I used to think that articles like this were written by dumb jackasses who were paid off by formula companies. Anything talking about the cons of breastfeeding _must_ be politically motivated...

Not that I'm a conspiracy theorist or anything, but I still think that this is often the case.

However, I no longer believe the things that many people used to tell me when I was pregnant: “Oh, don't worry! Just eat pretty well, and the baby will get what he needs. No need to be a dietary vigilante or anything...” Actually, dietary vigilantism just might be what we need these days. Because when you think about it, it makes no sense that breastmilk could magically be the perfect food for babies unless mamas are eating the perfect foods for mamas. And mamas are a definite subset of a largely industrial population that is now facing a hugely declining average state of health (see above). What if it's true, that the average mama does NOT have breastmilk that is nutrient-dense enough to be a baby's exclusive nutritional source??

I am not being paid off by the formula companies (may they rot in hell), and I try not to be a jackass. I'm just saying: there are more than two possible interpretations of the data.

Since a statistically insignificant number of women in the industrialized world breastfeed exclusively until their babies are six months old, it is slightly strange that researchers would focus much attention on the topic of Warning Moms of the Dangers. The more serious challenges would seem to be A. help women to nurse their babies in the first place, and B. help them understand the important of eating a super-nutrient-dense diet before conception, during pregnancy and lactation, and beyond.

Advising moms to introduce solid foods when their babies are four months old seems like a “solution” that sidesteps the understanding of the problem in the first place.



In about six months, I will report back whether this gum-cleaning technique is effective at reversing minor gum disease, or whether the brushes are a total scam and waste of money...

Stay tuned!



“New Jersey's Governor Proposes Separate Schools for Children With Autism.”

Whether or not you agree with Governor Christie's motives, it's impossible not to notice the glaring fact: autism is at epidemic levels, and it's obviously not possible to “mainstream” the current number of autistic kids into public school classrooms.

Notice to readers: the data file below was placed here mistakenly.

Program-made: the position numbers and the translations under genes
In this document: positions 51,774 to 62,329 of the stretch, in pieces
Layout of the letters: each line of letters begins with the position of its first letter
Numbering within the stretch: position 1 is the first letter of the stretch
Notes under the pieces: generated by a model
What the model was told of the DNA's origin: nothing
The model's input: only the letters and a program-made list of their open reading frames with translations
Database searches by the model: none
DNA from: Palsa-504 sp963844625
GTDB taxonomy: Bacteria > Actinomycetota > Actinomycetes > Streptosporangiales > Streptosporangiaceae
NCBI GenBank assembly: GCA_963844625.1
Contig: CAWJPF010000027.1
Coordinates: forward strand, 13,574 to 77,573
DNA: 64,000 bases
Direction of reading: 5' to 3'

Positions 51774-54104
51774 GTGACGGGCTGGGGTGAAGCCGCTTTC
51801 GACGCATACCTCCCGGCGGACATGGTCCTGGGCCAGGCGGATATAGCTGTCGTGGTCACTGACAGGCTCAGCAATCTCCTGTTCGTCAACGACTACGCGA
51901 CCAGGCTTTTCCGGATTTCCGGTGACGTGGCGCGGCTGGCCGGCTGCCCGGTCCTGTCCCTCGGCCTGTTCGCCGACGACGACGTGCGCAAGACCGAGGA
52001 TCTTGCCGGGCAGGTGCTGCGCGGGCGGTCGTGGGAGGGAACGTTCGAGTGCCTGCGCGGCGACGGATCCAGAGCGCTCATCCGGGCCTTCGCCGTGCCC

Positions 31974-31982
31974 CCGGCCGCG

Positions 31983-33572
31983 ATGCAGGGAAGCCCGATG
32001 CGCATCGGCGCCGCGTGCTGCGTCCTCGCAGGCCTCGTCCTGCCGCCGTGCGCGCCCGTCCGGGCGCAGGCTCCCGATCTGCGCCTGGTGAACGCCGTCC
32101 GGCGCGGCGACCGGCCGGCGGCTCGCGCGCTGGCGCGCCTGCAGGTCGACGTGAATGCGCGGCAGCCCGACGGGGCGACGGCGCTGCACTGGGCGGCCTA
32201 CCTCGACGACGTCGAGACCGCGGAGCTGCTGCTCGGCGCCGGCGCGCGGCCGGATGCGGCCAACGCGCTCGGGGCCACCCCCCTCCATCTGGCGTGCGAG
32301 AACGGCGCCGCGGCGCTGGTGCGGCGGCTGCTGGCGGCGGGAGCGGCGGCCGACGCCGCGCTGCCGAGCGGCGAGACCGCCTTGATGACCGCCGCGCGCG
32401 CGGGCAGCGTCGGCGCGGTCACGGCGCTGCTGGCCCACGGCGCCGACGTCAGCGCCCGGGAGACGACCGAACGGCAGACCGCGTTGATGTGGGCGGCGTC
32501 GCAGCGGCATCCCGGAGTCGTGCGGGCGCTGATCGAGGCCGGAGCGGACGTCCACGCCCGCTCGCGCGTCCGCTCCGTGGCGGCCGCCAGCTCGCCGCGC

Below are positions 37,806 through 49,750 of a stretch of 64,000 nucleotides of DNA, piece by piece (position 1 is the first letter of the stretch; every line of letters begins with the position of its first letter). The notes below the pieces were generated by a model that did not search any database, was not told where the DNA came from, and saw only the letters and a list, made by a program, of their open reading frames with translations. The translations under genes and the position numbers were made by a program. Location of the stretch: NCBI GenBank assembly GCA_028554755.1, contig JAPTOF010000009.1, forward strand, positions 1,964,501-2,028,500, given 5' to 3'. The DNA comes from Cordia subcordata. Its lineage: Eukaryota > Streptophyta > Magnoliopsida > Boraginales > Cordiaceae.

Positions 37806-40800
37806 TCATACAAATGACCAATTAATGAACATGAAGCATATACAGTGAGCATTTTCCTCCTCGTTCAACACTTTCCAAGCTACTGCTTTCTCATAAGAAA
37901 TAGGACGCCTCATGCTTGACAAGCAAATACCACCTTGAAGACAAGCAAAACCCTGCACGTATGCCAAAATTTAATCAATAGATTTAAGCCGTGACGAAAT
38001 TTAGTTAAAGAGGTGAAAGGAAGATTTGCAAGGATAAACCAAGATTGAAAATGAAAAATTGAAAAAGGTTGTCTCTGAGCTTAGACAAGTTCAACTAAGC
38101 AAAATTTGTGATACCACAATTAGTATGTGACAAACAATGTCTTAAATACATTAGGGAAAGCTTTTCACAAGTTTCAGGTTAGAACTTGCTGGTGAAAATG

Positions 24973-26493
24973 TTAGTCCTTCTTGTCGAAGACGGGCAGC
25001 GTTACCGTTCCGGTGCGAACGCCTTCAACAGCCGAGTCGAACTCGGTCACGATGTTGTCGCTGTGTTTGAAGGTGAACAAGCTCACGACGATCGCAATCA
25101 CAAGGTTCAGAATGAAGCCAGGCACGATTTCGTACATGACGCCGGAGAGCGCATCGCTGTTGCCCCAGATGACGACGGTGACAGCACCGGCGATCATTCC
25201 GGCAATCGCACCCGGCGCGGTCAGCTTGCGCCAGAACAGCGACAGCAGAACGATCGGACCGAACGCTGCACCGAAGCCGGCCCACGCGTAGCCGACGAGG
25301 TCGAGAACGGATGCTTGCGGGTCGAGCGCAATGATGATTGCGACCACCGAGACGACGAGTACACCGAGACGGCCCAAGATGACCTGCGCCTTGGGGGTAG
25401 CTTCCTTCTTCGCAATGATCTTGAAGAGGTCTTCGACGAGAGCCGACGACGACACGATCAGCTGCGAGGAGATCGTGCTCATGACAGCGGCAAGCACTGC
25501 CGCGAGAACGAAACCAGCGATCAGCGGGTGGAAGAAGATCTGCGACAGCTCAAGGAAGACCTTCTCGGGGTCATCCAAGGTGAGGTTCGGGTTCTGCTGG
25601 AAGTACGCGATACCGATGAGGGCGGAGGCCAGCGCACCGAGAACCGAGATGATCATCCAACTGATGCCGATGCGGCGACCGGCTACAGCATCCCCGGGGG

“...The New York Times reports that the number of students who have been identified as autistic in New Jersey has grown rapidly over the last few years. In 2006, a total of 8,490 students had been identified. This number has risen to 13,358 in 2010. In response to these growing numbers, districts have been encouraged to develop autism programs designed to meet the needs of these students. In fact, the Corzine administration awarded $15 million worth of grants to 55 school districts in 2007 in order to assist with either establishing or expanding existing programs. Clearly, Christie’s proposal would reverse these state efforts...”


Churyl came across this intriguing article in a UK newspaper:


I don't agree with every point, but the facts about fruit-and-veggie consumption are definitely intriguing:

“...You might assume our five-a-day ­fixation is based on firm evidence. But you’d be wrong.

“It started as a marketing campaign dreamt up by around 20 fruit and veg ­companies and the U.S. National Cancer Institute at a meeting in California in 1991. And it’s been remarkably successful.

“People in 25 countries, across three continents, have been urged to eat more greens, and have done so in their millions, believing it was good for them.

“No doubt it was set up with the best intentions - to improve the health of the nation and reduce the incidence of cancer. But there was no evidence that it was doing us any good at all...”


Discussing the concept of food preparation and spiritual fulfillment; from “Full Moon Feast,” by Jessica Prentice:

“...Why have cooking and so many other food-processing tasks been women's work in so many parts of the world? What makes certain word women's work and other work men's work? Some people postulate that these definitions grew out of innate physical or psychological factors such as men's physical strength and women's nurturing nature. In 1970 anthropological scholar Judith K. Brown wrote a brief paper called “A Note on the Division of Labor by Sex” in which she puts forth a theory that makes much more sense. In traditional, subsistence-based societies, women are most likely to participate in those activities most compatible with simultaneous child care responsibilities. Because women bear and breast-feed children, the majority of child care responsibilities usually falls to them. As Brown puts it:

'Nowhere in the world is the rearing of children primarily the responsibility of men, and in only a few societies are women exempted from participation in subsistence activities. If the economic role of women is to be maximized, their responsibilities in childcare must be reduced or the economic activity must be such that it can be carried out concurrently with childcare.'